Alcohol might be the original functional beverage — after all, it definitely has certain effects on the mood of whomever’s drinking it. But as more people give up booze because of its harmful health effects, new kinds of supposedly mind-altering drinks are taking its place. Sometimes called euphorics, or adaptogenic drinks, these beverages contain a cocktail of herbal and plant-based ingredients — from ginseng to cannabidiol (CBD) and more — and they make claims about increasing mental alertness and energy or helping you relax.
They stand out with eye-catching packaging and equally dramatic marketing — one brand is called Psychedelic Water and has an iridescent label — but do they actually have the mind-bending powers they claim they do? We asked experts to weigh in on whether these new drinks are actually healthy or not, and what you should know before you try them.
What Are Adaptogens?
Adaptogens are nothing new. The term was first coined in 1947 by Nikolay Vasilievich Lazarev, MD, a Soviet and Russian scientist and toxicologist, according to the European Medicines Agency. The name is fitting: It refers to herbs and other plant materials that help the human body adapt to stress. Uma Naidoo, MD, director of nutritional and lifestyle psychiatry at Massachusetts General Hospital in Boston and author of This is Your Brain on Food, describes adaptogens as nutritional shock absorbers for the body.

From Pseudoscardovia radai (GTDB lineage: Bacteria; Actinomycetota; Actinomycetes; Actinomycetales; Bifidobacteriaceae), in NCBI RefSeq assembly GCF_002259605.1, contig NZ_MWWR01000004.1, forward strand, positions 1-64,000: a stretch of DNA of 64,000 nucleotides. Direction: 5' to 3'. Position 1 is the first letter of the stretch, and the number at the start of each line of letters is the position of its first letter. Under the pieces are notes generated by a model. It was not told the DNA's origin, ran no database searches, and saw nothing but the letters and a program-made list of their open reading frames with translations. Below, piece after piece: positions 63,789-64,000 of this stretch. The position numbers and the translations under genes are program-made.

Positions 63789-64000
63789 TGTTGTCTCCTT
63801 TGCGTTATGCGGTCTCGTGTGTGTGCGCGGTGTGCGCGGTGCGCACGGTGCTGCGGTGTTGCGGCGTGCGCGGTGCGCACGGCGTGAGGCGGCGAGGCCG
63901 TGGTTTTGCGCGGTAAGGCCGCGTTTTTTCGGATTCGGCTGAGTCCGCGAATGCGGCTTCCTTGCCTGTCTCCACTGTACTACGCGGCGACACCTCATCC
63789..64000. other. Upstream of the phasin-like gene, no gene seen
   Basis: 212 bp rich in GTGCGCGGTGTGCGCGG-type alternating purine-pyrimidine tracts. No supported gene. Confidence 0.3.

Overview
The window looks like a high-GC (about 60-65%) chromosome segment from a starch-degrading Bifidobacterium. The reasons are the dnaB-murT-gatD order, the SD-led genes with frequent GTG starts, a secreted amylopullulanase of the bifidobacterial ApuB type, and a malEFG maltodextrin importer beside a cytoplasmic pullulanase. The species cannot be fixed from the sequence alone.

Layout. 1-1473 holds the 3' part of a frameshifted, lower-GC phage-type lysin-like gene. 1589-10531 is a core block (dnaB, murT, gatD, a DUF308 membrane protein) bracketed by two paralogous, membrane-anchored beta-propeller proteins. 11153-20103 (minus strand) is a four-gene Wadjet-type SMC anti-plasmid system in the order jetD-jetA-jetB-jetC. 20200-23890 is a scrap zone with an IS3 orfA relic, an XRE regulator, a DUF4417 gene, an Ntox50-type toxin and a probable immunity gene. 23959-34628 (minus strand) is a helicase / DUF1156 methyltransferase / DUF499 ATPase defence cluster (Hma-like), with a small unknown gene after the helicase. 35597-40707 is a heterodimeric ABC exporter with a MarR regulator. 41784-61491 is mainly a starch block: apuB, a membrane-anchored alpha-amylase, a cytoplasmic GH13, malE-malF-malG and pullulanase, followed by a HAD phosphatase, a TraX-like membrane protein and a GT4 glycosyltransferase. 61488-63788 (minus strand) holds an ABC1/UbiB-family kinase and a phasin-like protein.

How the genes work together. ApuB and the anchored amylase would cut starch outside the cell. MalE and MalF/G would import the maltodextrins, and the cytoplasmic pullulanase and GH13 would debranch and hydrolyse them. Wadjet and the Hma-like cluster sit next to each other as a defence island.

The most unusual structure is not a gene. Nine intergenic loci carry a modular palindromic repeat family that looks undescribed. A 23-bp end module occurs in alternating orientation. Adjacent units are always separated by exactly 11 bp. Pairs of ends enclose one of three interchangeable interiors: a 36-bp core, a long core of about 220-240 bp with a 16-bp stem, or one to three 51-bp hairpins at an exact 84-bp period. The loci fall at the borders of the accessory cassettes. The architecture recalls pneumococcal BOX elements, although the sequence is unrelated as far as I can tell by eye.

“They can enhance physiological processes toward homeostasis — balance — over time, or as the body becomes ‘adapted,’” Dr. Naidoo says. “Many people turn to adaptogens as a more natural way to manage ailments including stress, fatigue, and poor sleep.”
You’re probably already familiar with some adaptogens. Many have been used for thousands of years. The native Asian plant ginseng, for instance, has long been used for a variety of health purposes in Chinese and Korean cultures, according to the National Center for Complementary and Integrative Health (NCCIH).
“While adaptogens have been used in Eastern medicine for a very long time, it’s a new way of saying ‘dietary supplement’ in American lingo,” says Debbie Petitpain, RDN, a South Carolina–based media spokesperson for the Academy of Nutrition and Dietetics and CEO of Synergy Health Tech. “Many of us need all the help we can get to feel more energetic, less stressed, not quite as grumpy or ill-tempered. Reaching for a product on the shelf that’s going to do that is very appealing to the consumer.”
Enter adaptogenic sparkling waters. Brands like Dram, Recess, and Aura Bora all offer sparkling waters with herbal blends that provide natural flavors and possible health benefits.
What Are Some Adaptogenic Ingredients?